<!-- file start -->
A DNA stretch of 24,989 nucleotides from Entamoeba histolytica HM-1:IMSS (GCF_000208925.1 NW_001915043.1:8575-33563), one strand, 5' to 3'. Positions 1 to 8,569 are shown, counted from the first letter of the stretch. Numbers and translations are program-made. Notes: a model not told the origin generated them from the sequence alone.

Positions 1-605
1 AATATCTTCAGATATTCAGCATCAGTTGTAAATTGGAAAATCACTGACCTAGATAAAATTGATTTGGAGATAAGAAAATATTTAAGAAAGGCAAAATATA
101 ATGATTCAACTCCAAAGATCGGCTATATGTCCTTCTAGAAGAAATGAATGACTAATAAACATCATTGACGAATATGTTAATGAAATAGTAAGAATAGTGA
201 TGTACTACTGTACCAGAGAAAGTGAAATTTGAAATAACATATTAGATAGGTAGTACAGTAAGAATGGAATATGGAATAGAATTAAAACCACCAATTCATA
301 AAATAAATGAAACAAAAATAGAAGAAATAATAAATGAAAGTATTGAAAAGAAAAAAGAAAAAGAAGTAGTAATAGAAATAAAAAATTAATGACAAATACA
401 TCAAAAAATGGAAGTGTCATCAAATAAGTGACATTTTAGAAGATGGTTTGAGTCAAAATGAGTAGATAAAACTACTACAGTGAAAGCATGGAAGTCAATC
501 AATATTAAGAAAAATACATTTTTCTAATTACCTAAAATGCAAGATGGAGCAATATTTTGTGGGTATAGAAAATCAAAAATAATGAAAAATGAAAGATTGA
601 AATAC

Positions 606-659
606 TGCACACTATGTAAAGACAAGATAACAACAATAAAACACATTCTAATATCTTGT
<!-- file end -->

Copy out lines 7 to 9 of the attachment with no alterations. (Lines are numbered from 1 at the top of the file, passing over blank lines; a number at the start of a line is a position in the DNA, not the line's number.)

401 TCAAAAAATGGAAGTGTCATCAAATAAGTGACATTTTAGAAGATGGTTTGAGTCAAAATGAGTAGATAAAACTACTACAGTGAAAGCATGGAAGTCAATC
501 AATATTAAGAAAAATACATTTTTCTAATTACCTAAAATGCAAGATGGAGCAATATTTTGTGGGTATAGAAAATCAAAAATAATGAAAAATGAAAGATTGA
601 AATAC